Digital wallets broadly refer to applications that let users make payments online or at the point of sale with a mobile device. They also often enable peer-to-peer payments, which are payments sent directly from one end user to another. Digital wallets are funded through a user’s bank account, credit card or debit card. They leverage tokenization—a process by which sensitive customer data, like a credit card number, is substituted with a non-sensitive token—to ensure the security of stored payment information. This reduces the risk of the true card number being compromised if a data breach occurs.
Digital wallets help reduce friction at online checkouts. Current systems require customers enter detailed payment information each time they make a purchase. While this may not seem particularly difficult, it can discourage customers from following through with the payment. Digital wallets, which store necessary payments details, improve this process by allowing customers to make purchases in one click. Digital wallets can also be used in-person at the POS if the merchant has enabled the technology.
According to a First Annapolis survey, consumers want the ability to consolidate payments in one digital wallet, and the majority say they want their bank to be the one that provides it. While adoption has plateaued in the past year, more than one in three consumers say they plan to use digital wallets in the future. Consumers may not be quite ready to make the full switch from physical wallets to digital wallets, but a lot of room for growth still exists in this space.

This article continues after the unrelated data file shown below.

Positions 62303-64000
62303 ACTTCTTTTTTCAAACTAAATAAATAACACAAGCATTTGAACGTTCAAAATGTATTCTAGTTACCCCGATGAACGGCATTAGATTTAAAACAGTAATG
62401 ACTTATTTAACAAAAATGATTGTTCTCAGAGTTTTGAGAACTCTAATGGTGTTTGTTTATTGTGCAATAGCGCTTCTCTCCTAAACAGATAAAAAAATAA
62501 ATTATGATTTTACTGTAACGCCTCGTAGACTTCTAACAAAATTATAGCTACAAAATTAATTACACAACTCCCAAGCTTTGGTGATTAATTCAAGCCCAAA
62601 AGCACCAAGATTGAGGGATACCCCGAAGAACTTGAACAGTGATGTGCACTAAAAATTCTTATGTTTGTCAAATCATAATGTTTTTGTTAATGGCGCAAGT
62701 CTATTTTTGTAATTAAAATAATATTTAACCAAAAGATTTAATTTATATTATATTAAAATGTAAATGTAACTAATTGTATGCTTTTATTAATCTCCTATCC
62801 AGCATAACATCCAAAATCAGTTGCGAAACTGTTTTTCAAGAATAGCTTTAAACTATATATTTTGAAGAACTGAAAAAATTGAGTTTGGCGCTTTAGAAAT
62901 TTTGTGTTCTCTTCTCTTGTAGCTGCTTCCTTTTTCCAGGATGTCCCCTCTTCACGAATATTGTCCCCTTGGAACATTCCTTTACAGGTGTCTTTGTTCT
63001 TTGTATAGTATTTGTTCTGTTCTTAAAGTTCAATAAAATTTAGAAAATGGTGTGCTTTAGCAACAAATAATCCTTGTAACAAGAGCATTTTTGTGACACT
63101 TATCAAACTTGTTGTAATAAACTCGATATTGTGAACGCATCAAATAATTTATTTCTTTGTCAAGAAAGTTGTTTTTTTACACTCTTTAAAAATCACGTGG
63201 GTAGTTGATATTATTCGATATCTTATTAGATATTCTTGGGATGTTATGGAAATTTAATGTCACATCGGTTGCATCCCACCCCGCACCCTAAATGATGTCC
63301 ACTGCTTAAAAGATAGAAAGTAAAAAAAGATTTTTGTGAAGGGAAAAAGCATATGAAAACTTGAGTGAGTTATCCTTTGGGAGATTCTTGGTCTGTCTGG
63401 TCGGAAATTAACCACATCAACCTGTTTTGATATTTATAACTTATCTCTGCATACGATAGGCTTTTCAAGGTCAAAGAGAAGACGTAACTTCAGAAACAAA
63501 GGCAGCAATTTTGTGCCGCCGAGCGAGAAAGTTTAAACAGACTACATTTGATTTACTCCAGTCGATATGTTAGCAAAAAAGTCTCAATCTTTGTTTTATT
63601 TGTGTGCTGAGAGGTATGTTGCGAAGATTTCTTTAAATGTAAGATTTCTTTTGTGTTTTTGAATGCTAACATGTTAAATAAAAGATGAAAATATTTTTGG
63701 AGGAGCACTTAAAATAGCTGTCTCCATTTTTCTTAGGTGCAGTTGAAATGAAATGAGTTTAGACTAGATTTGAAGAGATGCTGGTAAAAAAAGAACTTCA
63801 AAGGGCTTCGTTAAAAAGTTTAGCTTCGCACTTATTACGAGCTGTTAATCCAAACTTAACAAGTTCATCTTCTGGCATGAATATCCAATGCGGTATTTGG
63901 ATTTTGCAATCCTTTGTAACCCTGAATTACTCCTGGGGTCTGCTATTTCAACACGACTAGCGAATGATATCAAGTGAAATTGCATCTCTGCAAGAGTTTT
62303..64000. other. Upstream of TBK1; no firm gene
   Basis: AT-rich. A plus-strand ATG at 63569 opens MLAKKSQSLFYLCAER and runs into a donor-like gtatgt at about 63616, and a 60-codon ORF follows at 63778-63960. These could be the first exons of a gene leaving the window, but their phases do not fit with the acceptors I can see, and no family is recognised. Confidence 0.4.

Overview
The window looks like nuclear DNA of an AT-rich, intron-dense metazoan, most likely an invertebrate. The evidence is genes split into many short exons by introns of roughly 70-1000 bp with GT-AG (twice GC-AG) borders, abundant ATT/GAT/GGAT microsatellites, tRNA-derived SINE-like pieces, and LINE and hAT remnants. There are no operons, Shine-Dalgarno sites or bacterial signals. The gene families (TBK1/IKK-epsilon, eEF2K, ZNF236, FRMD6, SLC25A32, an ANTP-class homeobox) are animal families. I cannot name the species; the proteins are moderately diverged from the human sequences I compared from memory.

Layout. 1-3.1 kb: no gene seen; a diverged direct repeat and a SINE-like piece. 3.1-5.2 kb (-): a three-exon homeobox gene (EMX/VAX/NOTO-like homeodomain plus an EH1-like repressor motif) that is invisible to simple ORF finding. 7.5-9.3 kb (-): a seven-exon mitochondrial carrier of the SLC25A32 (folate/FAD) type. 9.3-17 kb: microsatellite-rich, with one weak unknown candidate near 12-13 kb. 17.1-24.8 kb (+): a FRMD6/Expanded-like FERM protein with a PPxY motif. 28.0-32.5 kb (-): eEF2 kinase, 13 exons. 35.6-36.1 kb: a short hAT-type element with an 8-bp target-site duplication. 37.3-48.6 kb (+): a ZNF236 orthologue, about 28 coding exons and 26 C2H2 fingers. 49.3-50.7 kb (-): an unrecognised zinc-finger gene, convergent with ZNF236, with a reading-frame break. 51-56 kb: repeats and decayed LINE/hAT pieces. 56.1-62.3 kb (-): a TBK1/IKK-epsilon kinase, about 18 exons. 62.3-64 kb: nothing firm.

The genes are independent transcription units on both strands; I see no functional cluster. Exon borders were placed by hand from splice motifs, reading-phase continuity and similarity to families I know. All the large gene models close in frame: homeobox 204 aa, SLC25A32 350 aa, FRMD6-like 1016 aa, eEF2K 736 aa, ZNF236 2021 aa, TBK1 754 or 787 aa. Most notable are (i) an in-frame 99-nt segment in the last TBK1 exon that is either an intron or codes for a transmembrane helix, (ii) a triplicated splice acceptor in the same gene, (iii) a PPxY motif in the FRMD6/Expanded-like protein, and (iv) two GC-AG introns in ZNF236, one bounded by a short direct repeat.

While P2P payments are often included as a feature in digital wallets, they are also available via standalone applications. There are a number of ways to fund, initiate and complete a P2P payment. The bank-backed Zelle solution is just one example.
Zelle is a P2P payments solution that customers can access through participating banks’ mobile apps or through the standalone Zelle app. Users connect their checking accounts, savings accounts or debit cards to Zelle as a funding source. To initiate a payment, a user enters the recipient’s email address or mobile number. Zelle maintains a directory of addresses and mobile numbers that correspond to bank accounts registered in the network. If the recipient has never used Zelle before, he or she receives a notification explaining how to collect payment.
A great benefit of Zelle for customers is that transferred funds are immediately available in the recipient’s bank account—although the funds are actually settled by the banks later. With other digital wallets in the market, funds are often stored within the application. Customers have to go through an extra step to transfer the funds to their bank account. Banks can benefit by offering a product that customers want that also helps them retain deposits.
With the abundance of smart phones across the population and consumer desire for faster payments, virtually everyone will be able to access a P2P service, reducing the need for ATM withdrawals and putting another nail in the coffin of paper checks. It is important for banks to offer new and innovative ways for customers to pay to meet evolving expectations in the space.
Open API implications